below 500 kW and all RE plants commissioned after
    1 January 2019)
  • Centralised power exchange trading (mandatory for RE plants with installed capacity 500 kW and above, commissioned before 1 January 2019)
  • Corporate PPAs in an early phase of implementation

bosnia & herzegovina

  • OTC trading through PPAs
  • Centralised power exchange trading
  • Only on-site Corporate PPAs, others in an early stage of implementation

croatia

  • OTC trading through PPAs
  • Centralised power exchange trading (Cropex)
  • Only on-site Corporate PPAs, others in an early stage of implementation

czech republic

  • Bilateral trade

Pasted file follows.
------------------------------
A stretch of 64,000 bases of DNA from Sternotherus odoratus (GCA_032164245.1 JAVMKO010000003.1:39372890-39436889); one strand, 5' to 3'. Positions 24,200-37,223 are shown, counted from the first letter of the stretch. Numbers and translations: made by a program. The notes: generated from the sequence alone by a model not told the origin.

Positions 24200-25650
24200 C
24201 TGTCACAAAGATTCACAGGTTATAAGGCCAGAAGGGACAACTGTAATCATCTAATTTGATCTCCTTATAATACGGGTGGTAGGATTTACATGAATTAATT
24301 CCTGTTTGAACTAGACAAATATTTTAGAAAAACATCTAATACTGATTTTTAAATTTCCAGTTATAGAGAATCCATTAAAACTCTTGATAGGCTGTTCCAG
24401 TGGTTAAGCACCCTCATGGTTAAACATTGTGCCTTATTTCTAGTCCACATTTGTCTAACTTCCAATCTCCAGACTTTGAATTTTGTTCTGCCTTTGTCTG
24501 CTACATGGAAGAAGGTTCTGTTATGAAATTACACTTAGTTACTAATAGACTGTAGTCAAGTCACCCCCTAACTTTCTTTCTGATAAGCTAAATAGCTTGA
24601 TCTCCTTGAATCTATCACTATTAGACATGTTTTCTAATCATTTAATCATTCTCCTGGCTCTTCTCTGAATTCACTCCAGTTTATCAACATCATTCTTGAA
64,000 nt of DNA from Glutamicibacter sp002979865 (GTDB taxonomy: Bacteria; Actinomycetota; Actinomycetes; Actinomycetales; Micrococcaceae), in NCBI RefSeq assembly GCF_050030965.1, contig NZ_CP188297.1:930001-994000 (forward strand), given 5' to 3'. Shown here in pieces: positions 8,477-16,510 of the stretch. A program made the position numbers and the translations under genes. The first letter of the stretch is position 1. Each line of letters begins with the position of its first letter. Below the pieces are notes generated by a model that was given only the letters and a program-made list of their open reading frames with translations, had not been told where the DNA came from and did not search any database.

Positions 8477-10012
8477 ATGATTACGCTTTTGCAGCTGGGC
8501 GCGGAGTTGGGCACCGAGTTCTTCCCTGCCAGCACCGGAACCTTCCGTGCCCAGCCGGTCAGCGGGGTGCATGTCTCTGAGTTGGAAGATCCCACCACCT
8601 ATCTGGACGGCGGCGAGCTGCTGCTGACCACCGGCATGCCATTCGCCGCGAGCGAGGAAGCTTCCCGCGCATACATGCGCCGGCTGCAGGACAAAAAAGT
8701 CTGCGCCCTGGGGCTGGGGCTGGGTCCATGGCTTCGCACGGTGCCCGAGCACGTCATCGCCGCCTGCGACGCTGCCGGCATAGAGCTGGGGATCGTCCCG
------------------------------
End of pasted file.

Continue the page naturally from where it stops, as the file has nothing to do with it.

• Power exchange trading (organised market)
  • Corporate PPAs have yet to gain traction

hungary

  • OTC trading through PPAs (only RE plants commissioned after 1 January 2019)
  • Centralised power exchange trading (HUPX)
  • Only on-site Corporate PPAs, others in an early stage of implementation

moldova

  • Standard offtake agreement in case of mandatory offtake
  • Corporate PPAs not available

montenegro

  • Bilateral trading
  • Trading at centralised power exchange
  • Corporate PPAs not available

poland

  • OTC trading through PPAs
  • Centralised power exchange trading
  • Corporate PPAs in an early stage of implementation

romania

  • Bilateral trading
  • Trading at centralised power exchange
  • Corporate PPAs in an early phase of implementation

serbia

  • Bilateral trading through PPAs
  • Centralised power exchange
  • Corporate PPAs have yet to gain traction but the market seems to be shifting in this direction

slovakia

  • Bilateral trade
  • Power exchange trading